“Olson had never worked harder at anything in his life than he had at learning the ins-and-outs of homunculi. All the while, he imagined her: Porcia Lane, his perfect, sentient teapot. She would be intelligent, of course. Independent, but loving. Intelligent, but friendly. Wise, but still fun. The ideal woman in every respect. Except the whole teapot thing, but I’m editorializing.”
“Matthew added two violet eyes and thin black lips to Porcia, and when his spell was at last complete, he imbued her with a soul. She awoke on the table in his extravagant dining room, in awe of her newfound existence.
“‘What is this place?’ she asked. Her voice was beautiful. Her eyes were bright and curious. Matthew grinned, for she was everything he had intended, and more. ‘I’ve never seen so many colors. I’ve never seen anything at all. It’s, it’s –’ She could find no words to describe the miracle of being.
“‘Well it’s a good thing your first sight is hot stuff, huh?’ Matthew asked.
“Porcia Lane took a thoughtful look at her creator and would-be lover. She considered him for just a moment, looked into his eyes, and saw in them his true nature. She cast herself off the table, and shattered.”
(Down below, the labyrinth had changed. Some of the passages had taken more of a shape, becoming cavernous tunnels or the wooden hallways of a home as opposed to exposed walkways surrounded by infinite darkness.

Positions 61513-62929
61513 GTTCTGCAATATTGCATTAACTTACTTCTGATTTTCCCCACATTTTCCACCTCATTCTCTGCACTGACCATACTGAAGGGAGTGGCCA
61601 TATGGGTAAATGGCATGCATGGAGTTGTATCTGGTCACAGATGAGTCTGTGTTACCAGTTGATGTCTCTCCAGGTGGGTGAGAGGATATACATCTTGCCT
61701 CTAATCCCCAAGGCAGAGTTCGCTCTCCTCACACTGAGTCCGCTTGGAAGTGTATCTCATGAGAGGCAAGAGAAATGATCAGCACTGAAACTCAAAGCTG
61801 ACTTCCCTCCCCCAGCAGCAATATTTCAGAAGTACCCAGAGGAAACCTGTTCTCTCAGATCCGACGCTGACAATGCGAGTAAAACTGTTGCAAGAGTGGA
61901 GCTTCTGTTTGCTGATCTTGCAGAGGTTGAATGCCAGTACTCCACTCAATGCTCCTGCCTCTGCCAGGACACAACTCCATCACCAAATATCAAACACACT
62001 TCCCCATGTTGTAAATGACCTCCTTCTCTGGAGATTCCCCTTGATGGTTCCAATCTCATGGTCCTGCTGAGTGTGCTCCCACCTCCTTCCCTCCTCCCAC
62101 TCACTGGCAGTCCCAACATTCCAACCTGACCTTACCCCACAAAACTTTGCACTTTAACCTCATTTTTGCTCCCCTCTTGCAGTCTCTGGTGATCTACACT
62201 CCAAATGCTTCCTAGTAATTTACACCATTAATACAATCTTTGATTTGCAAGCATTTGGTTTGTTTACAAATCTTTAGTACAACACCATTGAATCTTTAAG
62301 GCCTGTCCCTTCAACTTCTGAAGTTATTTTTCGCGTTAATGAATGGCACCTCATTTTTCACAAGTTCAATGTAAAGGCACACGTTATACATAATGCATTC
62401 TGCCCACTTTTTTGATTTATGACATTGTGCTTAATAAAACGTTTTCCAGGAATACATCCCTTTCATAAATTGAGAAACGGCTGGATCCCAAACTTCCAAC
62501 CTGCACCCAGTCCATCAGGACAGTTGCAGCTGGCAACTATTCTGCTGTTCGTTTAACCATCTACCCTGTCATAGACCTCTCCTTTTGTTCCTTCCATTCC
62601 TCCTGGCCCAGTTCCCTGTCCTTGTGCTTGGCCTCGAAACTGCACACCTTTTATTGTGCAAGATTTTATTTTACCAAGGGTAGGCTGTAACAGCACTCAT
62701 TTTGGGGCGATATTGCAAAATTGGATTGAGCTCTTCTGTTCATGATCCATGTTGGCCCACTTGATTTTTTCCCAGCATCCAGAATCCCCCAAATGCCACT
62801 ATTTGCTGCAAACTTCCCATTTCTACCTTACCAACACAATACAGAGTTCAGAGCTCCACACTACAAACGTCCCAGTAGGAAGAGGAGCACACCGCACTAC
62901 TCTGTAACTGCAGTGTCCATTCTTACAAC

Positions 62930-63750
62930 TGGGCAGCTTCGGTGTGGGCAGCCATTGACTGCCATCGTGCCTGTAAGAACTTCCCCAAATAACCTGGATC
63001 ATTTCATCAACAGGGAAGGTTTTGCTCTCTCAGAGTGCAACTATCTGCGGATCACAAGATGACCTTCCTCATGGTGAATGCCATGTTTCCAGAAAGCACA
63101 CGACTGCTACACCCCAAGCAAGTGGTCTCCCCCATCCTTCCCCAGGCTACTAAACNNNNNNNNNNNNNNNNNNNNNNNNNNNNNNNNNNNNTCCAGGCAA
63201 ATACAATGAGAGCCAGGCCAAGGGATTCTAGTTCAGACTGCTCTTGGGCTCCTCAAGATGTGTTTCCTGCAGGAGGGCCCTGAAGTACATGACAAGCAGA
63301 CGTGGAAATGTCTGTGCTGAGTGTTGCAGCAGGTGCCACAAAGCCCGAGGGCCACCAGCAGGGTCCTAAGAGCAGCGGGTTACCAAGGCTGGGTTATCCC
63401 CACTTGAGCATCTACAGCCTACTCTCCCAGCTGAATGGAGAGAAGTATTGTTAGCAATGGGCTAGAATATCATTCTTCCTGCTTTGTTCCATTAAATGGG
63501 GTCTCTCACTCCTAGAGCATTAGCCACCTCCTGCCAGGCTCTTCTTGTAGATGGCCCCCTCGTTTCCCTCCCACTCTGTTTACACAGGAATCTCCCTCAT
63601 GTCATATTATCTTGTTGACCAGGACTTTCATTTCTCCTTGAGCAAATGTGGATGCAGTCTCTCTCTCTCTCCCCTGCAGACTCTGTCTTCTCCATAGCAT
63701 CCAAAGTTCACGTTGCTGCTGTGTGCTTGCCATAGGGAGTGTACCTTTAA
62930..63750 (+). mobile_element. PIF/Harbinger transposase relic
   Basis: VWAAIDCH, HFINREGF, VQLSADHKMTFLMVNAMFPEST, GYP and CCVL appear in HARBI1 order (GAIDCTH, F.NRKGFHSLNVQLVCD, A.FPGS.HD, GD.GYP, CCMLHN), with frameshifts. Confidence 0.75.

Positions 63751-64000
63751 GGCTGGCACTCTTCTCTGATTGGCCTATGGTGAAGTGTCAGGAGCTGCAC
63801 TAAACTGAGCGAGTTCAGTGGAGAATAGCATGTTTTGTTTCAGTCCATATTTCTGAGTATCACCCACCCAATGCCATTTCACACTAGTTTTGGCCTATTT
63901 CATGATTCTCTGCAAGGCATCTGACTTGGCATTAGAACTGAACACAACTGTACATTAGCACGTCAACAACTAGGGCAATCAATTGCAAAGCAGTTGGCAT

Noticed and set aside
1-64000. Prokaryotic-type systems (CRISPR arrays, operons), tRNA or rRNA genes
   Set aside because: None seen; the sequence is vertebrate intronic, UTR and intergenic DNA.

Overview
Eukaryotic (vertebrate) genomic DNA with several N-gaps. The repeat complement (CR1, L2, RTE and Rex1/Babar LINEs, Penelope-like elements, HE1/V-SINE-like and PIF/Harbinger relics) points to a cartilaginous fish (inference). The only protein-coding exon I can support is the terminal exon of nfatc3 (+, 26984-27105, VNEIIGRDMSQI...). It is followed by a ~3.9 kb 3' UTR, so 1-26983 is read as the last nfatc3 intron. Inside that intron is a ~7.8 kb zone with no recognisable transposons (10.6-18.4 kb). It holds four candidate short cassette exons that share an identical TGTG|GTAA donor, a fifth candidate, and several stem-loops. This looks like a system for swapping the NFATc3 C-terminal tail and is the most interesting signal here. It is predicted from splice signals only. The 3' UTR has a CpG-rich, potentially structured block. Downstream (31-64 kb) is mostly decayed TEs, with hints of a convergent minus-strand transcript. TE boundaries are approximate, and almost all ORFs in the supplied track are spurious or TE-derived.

After some exploration and, of course, some more bickering between Donovan and Keel, the three explorers found themselves back in the bakery that felt like Agnes Pollinsworth. Tired from what felt like hours of walking, the trio paused for food, and for rest.
When Elma reached for a kettle behind the counter, wishing to pour some tea, the kettle spoke – “Hello!” – and Elma jumped.
“Talking tea!” she cried. Whether from fear or excitement, Donovan could not be sure.
Keel, having spent more time in Skymoore than the other two, was the least fazed. “Hello,” he replied. “We’re sorry to intrude, er…”
“Porcia. Porcia Lane. And it’s quite alright! I don’t get company…ever. I don’t actually know how long ever is. You lose track of time in a place like this.”
“And what place is this, exactly?” Donovan asked, examining some silverware to see if it lived.
“I’m not sure,” she admitted. “I mean, this place is a bakery, but I presume you mean what’s outside it. I’ve got no clue.”